Mexico City will take 'extraordinary measures' to stop surge in Covid-19 deaths

Funeral home employees receive the body of person who died of Covid-19 from a hospital in Mexico City on November 16, 2020.

(CNN)Mexico City will impose "extraordinary measures" on residents to contain a surge in Covid-19 cases and deaths, Mexican Deputy Health Minister Dr. Hugo Lopez-Gatell said during a news conference on Friday.

Its neighboring state, the state of Mexico, will also impose the measures, which include the suspension of all nonessential activity between December 19 and January 10, 2021.
Hospitals in the area are nearly at 75% capacity and officials are scrambling to contain the surge in infection.
"We are now at the levels we were in during the highest moment (of the pandemic) in June," said Alfredo Del Mazo, the governor of the state of Mexico.
    Mexico City has a population of roughly 9 million but that increases to 21.7 million people when including the larger metropolitan region.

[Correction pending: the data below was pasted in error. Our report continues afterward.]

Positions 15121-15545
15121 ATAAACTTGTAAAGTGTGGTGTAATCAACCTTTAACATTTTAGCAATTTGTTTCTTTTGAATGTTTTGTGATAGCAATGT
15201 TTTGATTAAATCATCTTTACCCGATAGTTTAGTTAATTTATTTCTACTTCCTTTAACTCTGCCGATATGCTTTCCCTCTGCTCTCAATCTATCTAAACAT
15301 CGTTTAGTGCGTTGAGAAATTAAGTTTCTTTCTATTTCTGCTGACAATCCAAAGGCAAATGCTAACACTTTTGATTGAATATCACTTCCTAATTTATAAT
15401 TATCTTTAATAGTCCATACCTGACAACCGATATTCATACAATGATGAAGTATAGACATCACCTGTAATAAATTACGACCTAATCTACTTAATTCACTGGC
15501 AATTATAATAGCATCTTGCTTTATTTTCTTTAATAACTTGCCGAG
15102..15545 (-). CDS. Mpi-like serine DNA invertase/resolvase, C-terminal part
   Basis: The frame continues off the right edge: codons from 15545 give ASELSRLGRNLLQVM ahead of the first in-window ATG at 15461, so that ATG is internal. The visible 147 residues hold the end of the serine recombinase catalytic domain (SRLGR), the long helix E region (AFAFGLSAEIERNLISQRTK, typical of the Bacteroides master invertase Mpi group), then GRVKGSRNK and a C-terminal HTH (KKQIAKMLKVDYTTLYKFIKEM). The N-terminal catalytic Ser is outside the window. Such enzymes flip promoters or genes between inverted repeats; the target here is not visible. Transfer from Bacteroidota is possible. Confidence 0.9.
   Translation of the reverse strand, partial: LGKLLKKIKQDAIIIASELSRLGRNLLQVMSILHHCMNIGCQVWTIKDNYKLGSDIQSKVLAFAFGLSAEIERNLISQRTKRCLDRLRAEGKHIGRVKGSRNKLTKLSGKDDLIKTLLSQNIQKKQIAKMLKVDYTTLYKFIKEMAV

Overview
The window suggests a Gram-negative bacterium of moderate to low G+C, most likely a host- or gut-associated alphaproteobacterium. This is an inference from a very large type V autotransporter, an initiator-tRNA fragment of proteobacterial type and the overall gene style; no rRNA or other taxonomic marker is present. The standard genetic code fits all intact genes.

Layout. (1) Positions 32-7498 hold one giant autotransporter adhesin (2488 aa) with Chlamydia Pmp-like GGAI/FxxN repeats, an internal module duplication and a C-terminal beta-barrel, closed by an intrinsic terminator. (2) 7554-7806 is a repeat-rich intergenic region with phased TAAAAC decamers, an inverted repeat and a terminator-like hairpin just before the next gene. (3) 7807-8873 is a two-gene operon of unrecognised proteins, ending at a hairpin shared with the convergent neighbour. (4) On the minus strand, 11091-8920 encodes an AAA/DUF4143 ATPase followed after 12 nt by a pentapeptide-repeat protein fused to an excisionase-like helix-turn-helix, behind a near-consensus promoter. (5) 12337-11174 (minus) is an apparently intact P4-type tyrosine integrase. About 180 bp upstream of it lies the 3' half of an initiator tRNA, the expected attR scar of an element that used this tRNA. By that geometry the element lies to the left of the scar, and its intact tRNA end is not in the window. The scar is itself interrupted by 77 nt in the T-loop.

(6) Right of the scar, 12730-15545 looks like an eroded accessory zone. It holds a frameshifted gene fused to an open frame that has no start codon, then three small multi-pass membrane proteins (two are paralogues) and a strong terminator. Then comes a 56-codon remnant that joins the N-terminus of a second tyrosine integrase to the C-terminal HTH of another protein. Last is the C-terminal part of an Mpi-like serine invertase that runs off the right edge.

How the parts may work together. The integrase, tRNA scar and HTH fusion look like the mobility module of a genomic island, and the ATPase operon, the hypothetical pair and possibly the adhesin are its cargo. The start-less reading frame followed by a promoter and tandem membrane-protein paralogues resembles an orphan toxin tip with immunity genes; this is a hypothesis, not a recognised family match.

Meanwhile, Mexico City Mayor Claudia Sheinbaum called on all citizens to obey restrictions. She has called for an "extraordinary effort so that anyone who is seriously ill can always have a bed in a hospital."
    Sheinbaum herself was diagnosed with the virus in October.
    As of Thursday evening, Mexico has reported 1.2 million confirmed Covid-19 cases and 116,487 confirmed deaths, according to Johns Hopkins University.
    The country has experienced a particularly harrowing fall. Though Mexico has never really gotten its virus outbreak under control, newly confirmed cases and deaths had largely plateaued by the summer. By October, officials were warning that the virus was surging once again.
    Mexico City and the state of Mexico have now both been placed into the "red level," the highest measure on the country's stoplight alert system for Covid-19 restrictions.
      "It's important to be clear that 2020 and 2021 will be very special years for humanity," Lopez-Gatell said as he urged people during the holiday season to avoid parties and reunions and instead save them for a later date.
      The tighter measures include the closure of indoor dining, with only essential sectors like transport, energy, health and construction remaining open.